G C Lichtenberg: “It is as if our languages were confounded: when we want a thought, they bring us a word; when we ask for a word, they give us a dash; and when we expect a dash, there comes a piece of bawdy.”
Albert Einstein: “I am content in my later years. I have kept my good humor and take neither myself nor the next person seriously.” (To P. Moos, March 30, 1950. Einstein Archives 60-587)
Martin Amis: “Gogol is funny, Tolstoy in his merciless clarity is funny, and Dostoyevsky, funnily enough, is very funny indeed; moreover, the final generation of Russian literature, before it was destroyed by Lenin and Stalin, remained emphatically comic — Bunin, Bely, Bulgakov, Zamyatin. The novel is comic because life is comic (until the inevitable tragedy of the fifth act);...”
Werner Herzog: “We are surrounded by worn-out, banal, useless and exhausted images, limping and dragging themselves behind the rest of our cultural evolution.”
John Gray: "Unlike Schopenhauer, who lamented the human lot, Leopardi believed that the best response to life is laughter. What fascinated Schopenhauer, along with many later writers, was Leopardi’s insistence that illusion is necessary to human happiness."
Justin E.H. Smith: “One should of course take seriously serious efforts to improve society. But when these efforts fail, in whole or in part, it is only humor that offers redemption. So far, human expectations have always been strained, and have always come, give or take a bit, to nothing. In this respect reality itself has the form of a joke, and humor the force of truth.”
विलास सारंग: "… इ. स. 1000 नंतर ज्या प्रकारची संस्कृती रुढ झाली , त्यामध्ये साधारणत्व व विश्वात्मकता हे गुण प्राय: लुप्त झाले...आपली संस्कृती अकाली विश्वात्मक साधारणतेला मुकली आहे."
Monday, August 03, 2009
"Justice is a complex idea, but it is very important to understand that justice has much to do with everyone being treated fairly."
(talking to The Times of India about his book "The Idea of Justice" that was published in July 2009)
Most Indians want Ajmal Kasab to be hanged.
Quite shockingly for me, many of them, including Ms. Kavita Karkare-the widow of Mr. Hemant Karkare, want that to happen publicly.
Kasab committed his crime on November 26, 2008. Just over 8 months ago.
Mumbai attacks were responsible for "killing at least 173 people and wounding at least 308".(source: Wikipedia)
Bhopal gas tragedy happened on December 2, 1984. Almost 25 years ago.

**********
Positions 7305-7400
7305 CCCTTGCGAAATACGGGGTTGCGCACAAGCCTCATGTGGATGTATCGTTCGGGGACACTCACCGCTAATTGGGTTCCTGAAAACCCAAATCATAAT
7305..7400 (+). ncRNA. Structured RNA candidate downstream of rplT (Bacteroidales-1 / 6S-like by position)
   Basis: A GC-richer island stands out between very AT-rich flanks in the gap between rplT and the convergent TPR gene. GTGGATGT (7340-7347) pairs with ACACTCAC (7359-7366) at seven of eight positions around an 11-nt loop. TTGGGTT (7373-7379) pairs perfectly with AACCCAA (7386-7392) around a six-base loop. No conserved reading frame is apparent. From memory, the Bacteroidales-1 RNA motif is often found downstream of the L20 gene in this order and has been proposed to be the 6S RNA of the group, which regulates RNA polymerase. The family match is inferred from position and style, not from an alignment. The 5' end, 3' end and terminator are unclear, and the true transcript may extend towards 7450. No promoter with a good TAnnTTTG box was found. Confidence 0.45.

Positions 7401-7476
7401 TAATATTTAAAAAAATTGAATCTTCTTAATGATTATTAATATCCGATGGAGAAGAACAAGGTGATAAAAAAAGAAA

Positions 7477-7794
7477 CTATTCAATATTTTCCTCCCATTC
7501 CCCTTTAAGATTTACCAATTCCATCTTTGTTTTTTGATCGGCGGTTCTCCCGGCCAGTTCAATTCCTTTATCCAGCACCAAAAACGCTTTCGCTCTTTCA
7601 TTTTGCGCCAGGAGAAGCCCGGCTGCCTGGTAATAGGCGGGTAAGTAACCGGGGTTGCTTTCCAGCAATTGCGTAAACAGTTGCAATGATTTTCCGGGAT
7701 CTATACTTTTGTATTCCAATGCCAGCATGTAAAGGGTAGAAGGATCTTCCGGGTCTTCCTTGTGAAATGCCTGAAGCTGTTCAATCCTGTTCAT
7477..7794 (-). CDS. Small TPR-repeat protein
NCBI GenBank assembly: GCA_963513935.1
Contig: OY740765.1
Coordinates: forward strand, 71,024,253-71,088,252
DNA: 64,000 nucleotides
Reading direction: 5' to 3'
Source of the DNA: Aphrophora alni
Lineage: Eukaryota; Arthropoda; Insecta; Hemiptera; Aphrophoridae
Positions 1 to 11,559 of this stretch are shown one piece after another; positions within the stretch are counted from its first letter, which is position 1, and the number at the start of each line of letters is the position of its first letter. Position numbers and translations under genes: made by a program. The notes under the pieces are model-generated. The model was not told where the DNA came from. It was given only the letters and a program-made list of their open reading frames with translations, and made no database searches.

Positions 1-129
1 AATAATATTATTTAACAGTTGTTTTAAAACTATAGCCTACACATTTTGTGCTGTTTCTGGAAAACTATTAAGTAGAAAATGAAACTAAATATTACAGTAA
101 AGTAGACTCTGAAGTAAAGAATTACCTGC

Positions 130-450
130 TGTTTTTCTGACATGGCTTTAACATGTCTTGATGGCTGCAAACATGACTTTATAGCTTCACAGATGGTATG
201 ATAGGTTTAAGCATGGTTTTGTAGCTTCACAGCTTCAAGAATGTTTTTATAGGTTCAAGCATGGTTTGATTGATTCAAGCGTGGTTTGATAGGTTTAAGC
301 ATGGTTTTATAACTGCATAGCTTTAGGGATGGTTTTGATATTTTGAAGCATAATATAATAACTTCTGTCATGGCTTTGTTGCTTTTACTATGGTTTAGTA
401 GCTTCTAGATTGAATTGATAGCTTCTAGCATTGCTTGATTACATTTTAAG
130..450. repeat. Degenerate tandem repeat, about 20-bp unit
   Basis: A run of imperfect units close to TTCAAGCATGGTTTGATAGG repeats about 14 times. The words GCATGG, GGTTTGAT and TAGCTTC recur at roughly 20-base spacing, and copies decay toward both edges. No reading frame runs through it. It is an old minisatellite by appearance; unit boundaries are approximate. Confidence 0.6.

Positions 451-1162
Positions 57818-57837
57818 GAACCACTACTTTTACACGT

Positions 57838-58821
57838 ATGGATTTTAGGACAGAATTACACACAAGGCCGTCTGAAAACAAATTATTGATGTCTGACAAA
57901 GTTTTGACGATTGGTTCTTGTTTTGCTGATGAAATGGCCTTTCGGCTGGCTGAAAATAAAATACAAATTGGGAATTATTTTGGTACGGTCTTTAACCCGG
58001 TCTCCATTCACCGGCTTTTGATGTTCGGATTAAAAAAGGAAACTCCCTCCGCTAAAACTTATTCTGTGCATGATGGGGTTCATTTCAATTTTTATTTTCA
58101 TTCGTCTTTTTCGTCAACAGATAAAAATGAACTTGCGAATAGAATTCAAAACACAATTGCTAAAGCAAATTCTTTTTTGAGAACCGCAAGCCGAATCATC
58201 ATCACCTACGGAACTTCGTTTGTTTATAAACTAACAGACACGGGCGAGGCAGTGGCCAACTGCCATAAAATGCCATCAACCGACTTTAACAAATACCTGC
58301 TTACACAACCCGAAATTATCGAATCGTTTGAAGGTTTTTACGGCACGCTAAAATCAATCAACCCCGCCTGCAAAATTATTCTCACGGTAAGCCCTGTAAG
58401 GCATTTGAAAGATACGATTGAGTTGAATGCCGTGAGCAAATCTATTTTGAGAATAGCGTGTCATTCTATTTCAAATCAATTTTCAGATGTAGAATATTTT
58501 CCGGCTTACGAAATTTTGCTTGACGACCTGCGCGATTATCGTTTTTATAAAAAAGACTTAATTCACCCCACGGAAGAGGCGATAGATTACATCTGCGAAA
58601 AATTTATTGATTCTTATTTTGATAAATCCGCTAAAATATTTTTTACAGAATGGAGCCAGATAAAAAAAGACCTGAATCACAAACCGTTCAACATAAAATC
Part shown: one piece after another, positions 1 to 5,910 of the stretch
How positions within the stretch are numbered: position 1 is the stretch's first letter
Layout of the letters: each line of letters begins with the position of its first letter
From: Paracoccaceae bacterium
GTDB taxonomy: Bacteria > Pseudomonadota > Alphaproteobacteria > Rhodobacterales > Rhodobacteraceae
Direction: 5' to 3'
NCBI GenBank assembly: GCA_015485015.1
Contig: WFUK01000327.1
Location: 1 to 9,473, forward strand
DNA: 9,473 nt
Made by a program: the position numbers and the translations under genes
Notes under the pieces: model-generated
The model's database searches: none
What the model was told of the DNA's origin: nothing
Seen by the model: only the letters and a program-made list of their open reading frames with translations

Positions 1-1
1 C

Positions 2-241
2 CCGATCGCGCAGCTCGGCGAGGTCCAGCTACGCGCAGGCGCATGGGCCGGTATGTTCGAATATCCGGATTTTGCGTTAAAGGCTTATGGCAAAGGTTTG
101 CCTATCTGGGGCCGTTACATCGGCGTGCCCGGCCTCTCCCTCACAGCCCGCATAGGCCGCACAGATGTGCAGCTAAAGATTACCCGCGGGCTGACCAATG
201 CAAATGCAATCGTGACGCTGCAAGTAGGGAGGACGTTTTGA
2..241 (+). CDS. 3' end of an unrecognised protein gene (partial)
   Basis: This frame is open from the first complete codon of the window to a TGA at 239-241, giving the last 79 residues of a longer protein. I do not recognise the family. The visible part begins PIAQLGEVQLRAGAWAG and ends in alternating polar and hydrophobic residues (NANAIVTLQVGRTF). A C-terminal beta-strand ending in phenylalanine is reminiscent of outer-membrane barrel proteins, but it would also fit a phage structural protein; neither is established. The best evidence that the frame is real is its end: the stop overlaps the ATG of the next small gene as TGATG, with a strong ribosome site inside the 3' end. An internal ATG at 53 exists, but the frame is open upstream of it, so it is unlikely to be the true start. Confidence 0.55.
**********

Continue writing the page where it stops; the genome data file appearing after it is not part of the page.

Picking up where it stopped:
Wikipedia informs: "The first official immediate death toll was 2,259. A more generally accepted figure is that 8,000- 10,000 died within 72 hours, and it is estimated that 25,000 have since died from gas-related diseases."
Warren Anderson was the chairman of Union Carbide.
Business Standard reported on August 1, 2009:
"A local court today ordered the Central Bureau of Investigation (CBI) to arrest former Union Carbide chairman Warren Anderson and produce him without delay, prompting survivors of the 1984 Bhopal gas tragedy to celebrate on the streets.
On the intervening night of December 2 and 3, 1984, Union Carbide Ltd had spewed methyl isocyanate, a lethal toxic gas, killing thousands of people and maiming thousands of others. Anderson, besides Union Carbide, is a prime accused in the case and was proclaimed an absconder in 1992 after he refused to appear in the court despite several summons..."
Let me narrate an interesting account of an old lady from Emperor Aurangzeb’s time (reign 1658 - 1707).
This is taken from historian and Persian/Urdu scholar Setu Madhavrao Pagdi’s सेतु माधवराव पगडी Marathi book “Bhartiya Musalman: Shodh and Bodh” (Indian Muslims: Search and Lessons) Parchure Prakashan Mandir ,1992.
“An old lady took a complaint of extortion against a district collector to the emperor. Emperor ordered the money to be returned to the old lady.
Few days later, the old lady returned and complained that not only money had not been returned but also she was being harassed and hence suggested that the collector be transferred. Emperor signed the transfer order.
Little later the old lady again came back with another compliant that not only new collector continued to harass her but was demanding money from her because he felt her payment to his predecessor was part of ‘Hapta’ (periodic bribe) and hence he too was entitled to it!
On hearing this, Aurangzeb asked the old lady to pray to god that he sent her another emperor...
Khaphikhan, Aurangzeb’s well-known biographer, says that the emperor did not punish either of the corrupt officers.
Khaphikan also says that corruption among revenue officials was rampant and the officials who were sent from the emperor to check these practices were also equally corrupt! “
Artist: Helen E. Hokinson, The New Yorker, May 2 1942